Touted for their versatility and maneuverability, skid-steer loaders remain a popular choice on jobsites across the country. But the smaller versions of this compact machine previously lacked the horsepower and torque needed to perform tougher applications. Taking note of this, several manufacturers have upped the performance standards on many 1,500-pounds-or-less rated operating capacity skid steers.
“Skid steers have become more powerful with more options,” says Robert Beesley, product manager for Komatsu America’s Utility Division. “Every job has a place for a skid-steer loader.”
While skid steers’ compact size has always been a key feature, power was often neglected. This is no longer the case. Caterpillar’s C-Series skid-steer loaders feature increased breakout forces, as well as pushing power, allowing the machines to move more material faster, according to Kent Pellegrini, skid-steer loader/multi-terrain loader industry manager for Caterpillar.
“The industry is trending toward larger size classes because customers are demanding machines that will complete the work quickly,” Pellegrini says. When space constraints may be an issue, however, smaller size classes will be a fall back for demanding work, he says.
Bobcat’s S100 skid-steer loader, previously called the 553, provides an example of how amplified power capabilities – including a 34-percent horsepower increase, a 28-percent torque increase and improved cycle times for lifting – can turn a smaller machine into a workhorse. Aaron Kleingartner, product specialist for Bobcat, says these adjustments enable the S100 to take part in certain heavy-duty applications, such as demolition and debris removal.
In Komatsu’s lineup, every skid steer in this class has a turbocharged engine for higher horsepower and increased pushing power. “Also, each machine has a two-speed transmission for faster work cycles and pilot operated joystick controls for easy operation,” Beesley says.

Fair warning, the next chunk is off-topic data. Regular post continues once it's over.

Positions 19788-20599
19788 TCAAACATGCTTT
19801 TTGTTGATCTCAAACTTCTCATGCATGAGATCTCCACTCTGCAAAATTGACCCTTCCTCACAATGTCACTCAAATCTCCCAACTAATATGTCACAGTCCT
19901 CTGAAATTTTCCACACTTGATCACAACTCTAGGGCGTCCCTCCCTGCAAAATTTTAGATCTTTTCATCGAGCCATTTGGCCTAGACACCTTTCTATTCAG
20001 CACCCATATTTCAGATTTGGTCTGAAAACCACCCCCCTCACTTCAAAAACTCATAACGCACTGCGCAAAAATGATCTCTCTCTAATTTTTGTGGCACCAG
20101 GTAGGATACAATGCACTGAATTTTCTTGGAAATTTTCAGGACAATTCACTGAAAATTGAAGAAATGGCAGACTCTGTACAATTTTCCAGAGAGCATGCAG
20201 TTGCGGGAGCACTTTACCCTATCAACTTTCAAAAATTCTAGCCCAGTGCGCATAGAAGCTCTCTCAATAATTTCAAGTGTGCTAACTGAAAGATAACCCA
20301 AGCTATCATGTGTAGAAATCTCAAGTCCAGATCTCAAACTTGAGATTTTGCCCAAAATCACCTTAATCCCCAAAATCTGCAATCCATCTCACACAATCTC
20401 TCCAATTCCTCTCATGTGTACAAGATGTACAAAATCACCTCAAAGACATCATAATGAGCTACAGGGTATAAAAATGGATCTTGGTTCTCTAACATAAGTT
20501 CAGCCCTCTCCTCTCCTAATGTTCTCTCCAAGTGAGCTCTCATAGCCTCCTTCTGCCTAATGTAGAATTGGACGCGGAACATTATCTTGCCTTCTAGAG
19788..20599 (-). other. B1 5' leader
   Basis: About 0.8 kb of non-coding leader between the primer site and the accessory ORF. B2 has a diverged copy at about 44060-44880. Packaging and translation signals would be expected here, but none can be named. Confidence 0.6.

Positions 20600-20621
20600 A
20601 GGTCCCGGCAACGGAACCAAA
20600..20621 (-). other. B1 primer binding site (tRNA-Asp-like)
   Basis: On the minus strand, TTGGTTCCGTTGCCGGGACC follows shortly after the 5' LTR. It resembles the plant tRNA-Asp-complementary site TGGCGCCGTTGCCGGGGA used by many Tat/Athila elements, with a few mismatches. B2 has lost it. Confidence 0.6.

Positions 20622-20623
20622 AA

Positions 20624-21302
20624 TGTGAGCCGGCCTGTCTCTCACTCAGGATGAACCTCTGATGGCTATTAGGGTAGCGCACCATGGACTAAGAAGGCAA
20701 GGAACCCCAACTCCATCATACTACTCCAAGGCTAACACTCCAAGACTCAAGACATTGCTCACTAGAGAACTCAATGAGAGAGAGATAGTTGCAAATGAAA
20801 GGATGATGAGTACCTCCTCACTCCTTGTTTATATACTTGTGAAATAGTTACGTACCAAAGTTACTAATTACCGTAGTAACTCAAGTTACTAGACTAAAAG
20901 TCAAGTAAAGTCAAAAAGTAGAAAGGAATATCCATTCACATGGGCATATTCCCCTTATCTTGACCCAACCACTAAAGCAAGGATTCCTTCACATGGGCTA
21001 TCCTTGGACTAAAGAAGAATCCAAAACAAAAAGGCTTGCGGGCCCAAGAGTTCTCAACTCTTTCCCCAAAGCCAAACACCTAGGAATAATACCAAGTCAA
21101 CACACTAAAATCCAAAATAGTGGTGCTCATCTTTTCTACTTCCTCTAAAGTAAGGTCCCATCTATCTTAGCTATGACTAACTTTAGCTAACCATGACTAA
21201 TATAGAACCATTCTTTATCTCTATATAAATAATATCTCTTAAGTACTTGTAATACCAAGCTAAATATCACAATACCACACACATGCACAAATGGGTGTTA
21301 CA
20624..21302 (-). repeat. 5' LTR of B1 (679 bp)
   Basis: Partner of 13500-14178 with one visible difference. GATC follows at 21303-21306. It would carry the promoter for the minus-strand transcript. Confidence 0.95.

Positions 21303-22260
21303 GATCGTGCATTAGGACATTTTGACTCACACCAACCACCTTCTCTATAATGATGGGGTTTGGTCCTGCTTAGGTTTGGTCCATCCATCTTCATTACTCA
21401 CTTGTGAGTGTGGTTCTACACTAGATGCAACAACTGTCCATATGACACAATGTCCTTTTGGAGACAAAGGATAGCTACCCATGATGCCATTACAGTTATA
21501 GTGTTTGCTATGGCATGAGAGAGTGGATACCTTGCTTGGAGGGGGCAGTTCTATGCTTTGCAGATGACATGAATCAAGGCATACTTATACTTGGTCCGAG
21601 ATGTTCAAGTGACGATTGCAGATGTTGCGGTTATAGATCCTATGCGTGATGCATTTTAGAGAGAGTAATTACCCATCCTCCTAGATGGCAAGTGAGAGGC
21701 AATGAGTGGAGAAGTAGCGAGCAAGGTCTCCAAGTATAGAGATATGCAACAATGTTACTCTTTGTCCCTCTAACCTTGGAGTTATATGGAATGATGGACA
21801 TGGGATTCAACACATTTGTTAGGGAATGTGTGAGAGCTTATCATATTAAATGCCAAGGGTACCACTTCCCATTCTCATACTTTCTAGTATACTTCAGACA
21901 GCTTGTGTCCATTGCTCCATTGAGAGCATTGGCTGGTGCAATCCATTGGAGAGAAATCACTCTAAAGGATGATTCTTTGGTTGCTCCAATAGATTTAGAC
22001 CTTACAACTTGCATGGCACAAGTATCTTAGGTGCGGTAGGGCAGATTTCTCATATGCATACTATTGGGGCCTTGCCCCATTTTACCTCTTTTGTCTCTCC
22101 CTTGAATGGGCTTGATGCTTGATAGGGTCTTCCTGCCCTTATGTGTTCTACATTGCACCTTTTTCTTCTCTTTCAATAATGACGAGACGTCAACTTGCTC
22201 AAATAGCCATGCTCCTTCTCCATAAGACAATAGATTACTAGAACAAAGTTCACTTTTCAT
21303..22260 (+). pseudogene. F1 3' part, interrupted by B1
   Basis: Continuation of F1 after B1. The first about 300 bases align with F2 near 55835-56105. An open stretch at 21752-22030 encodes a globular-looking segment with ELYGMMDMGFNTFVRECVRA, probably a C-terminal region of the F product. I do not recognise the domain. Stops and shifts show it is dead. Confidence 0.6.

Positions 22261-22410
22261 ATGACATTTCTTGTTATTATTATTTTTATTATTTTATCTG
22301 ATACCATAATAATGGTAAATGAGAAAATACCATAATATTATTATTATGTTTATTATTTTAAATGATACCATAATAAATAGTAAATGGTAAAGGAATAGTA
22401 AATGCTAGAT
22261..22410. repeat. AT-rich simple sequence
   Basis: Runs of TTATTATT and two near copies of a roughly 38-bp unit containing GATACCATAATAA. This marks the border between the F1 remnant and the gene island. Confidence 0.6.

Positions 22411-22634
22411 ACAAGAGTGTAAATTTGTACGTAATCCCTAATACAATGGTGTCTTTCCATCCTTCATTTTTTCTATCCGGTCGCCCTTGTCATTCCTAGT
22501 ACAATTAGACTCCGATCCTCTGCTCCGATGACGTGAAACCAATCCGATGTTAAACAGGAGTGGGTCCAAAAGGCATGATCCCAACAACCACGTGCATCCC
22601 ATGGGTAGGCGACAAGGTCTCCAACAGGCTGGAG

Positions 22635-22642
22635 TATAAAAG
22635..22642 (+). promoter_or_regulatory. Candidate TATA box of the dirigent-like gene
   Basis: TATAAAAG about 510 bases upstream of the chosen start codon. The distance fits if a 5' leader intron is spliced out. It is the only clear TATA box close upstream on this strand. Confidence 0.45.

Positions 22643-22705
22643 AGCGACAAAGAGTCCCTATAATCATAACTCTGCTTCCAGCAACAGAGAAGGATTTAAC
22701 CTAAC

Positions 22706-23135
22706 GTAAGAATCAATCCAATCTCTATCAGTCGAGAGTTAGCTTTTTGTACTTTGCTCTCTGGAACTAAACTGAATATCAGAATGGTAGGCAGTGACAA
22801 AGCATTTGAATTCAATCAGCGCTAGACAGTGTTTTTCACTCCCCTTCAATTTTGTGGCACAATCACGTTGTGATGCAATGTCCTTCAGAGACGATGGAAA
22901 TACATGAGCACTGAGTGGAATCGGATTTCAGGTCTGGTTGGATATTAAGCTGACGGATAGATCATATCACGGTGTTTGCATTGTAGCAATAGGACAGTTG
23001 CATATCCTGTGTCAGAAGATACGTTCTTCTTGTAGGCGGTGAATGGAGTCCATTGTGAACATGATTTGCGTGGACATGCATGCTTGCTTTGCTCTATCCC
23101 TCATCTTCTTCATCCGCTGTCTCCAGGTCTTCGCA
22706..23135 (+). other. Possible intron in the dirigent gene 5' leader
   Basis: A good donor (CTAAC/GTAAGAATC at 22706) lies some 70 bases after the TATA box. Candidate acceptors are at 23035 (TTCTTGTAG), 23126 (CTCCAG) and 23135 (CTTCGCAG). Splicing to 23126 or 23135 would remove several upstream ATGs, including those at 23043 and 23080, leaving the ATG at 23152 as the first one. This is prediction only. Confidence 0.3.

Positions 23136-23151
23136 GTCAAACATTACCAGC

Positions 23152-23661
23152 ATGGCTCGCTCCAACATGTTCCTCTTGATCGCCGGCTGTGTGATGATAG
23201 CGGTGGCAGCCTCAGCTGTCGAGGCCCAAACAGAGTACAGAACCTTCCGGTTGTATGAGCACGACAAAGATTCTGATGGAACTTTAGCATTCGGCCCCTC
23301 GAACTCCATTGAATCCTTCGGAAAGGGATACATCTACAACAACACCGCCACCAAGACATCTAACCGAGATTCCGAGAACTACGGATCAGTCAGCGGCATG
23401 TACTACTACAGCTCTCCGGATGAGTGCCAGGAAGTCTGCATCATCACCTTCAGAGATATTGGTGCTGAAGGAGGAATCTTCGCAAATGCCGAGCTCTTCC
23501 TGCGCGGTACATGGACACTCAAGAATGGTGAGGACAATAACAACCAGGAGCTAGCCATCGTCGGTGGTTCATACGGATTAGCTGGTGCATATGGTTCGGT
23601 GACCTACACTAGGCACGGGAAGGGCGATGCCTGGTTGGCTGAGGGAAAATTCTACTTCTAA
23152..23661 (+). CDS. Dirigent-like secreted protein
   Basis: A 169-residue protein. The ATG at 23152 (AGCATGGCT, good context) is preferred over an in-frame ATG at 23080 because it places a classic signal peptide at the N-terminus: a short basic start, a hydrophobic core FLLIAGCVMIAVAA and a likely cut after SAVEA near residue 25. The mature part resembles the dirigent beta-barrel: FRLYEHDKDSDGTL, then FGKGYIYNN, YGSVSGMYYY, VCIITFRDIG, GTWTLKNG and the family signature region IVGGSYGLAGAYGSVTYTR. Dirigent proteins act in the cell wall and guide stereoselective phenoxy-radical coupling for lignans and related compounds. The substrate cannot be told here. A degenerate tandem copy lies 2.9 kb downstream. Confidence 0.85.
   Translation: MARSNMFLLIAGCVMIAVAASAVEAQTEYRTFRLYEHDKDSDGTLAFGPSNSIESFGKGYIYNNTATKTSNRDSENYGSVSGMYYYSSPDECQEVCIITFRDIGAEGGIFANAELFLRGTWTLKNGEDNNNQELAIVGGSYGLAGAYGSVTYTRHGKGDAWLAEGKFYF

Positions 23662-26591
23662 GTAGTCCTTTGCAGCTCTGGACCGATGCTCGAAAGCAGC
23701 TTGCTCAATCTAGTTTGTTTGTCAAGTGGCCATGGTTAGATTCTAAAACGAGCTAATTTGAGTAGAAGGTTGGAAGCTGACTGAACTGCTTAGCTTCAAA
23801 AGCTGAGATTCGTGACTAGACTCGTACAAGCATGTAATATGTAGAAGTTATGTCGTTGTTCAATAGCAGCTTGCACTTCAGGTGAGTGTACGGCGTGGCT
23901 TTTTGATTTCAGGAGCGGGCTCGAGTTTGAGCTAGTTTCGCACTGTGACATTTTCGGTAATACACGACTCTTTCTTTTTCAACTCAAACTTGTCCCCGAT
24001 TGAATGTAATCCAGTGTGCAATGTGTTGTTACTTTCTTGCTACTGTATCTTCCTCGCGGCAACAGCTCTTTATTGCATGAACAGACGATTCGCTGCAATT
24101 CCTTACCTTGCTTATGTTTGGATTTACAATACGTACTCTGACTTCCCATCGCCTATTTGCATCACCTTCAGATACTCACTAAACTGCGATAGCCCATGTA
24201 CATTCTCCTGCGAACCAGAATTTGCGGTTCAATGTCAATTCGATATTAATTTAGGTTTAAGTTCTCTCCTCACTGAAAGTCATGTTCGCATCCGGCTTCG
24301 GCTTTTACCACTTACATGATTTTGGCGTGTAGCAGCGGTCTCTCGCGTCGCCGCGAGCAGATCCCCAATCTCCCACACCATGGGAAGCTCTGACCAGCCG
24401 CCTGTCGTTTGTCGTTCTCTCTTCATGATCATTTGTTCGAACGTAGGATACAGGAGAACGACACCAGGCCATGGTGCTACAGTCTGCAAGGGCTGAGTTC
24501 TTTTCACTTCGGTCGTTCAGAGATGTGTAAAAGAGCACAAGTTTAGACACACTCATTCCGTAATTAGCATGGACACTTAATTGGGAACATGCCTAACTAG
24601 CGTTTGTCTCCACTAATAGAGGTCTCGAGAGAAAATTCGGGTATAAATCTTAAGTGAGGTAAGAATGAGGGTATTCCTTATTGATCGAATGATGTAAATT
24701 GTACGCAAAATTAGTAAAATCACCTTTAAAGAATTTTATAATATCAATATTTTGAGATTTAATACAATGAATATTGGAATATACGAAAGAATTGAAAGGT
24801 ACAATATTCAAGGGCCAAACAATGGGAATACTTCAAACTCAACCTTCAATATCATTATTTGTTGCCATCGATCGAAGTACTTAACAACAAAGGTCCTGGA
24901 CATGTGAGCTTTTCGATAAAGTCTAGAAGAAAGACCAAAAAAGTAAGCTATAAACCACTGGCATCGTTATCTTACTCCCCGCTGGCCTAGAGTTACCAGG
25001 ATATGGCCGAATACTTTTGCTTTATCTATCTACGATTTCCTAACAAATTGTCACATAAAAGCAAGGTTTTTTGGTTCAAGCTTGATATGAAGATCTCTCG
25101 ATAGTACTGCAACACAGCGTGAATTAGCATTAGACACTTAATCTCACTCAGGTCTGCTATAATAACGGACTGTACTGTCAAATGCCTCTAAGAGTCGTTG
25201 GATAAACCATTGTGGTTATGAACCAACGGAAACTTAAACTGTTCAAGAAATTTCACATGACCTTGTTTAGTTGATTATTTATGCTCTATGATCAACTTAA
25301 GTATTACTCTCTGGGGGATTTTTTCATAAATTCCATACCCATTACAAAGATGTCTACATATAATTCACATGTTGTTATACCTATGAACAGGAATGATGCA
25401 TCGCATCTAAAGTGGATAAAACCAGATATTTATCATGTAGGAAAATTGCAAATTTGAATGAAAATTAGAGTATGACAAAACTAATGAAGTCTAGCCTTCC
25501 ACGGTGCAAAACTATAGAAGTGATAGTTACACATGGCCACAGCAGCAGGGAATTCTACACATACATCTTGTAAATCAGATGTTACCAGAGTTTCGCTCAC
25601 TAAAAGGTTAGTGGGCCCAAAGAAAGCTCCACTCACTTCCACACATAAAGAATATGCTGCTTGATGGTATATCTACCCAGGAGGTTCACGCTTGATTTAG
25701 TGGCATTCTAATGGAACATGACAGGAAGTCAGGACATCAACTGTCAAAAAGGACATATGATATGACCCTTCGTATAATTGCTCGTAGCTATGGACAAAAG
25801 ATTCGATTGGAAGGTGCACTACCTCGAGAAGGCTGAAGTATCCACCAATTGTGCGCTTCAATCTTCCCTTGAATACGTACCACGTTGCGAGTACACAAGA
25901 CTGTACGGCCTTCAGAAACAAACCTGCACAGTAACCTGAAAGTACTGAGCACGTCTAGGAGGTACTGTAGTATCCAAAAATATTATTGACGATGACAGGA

For increases in power to be noticed, however, manufacturers say users should pair a skid steer with an attachment. “Like their larger brothers, small skid-steer loaders are versatile tool carriers, capable of performing a huge range of jobs with the proper attachment,” Daniels notes. “The difference is they can (perform) in places normally accessible only to people with walk-behind or hand-held equipment.”
Landscaping, grading, sidewalk and driveway work, installing fences or deck posts and site clean up can all be accomplished with a compact skid steer and the correct attachment. Most skid steers come equipped with a universal attachment coupler, and skid-steer attachments exist for almost every job – including buckets, forks, augers, rakes, trenchers, hammer breakers, hydraulic mowers and more. At first, contractors may choose to own one base unit with a few attachments for common jobs, and rent other attachments as they see fit.
“When choosing attachments, pay special attention to flow requirements and how the attachment may affect the tipping load through additional weight or movement of the load center away from the operator,” Beesley says. The machine’s rated operating capacity as well as its auxiliary oil flow are critical specs in selecting attachments. The rated operating capacity alerts users to how much weight the machine can handle, while continuous oil flow to the auxiliary unit allows an attachment to run efficiently. Exceeding hydraulic oil flow requirements will cause the skid steer to overheat.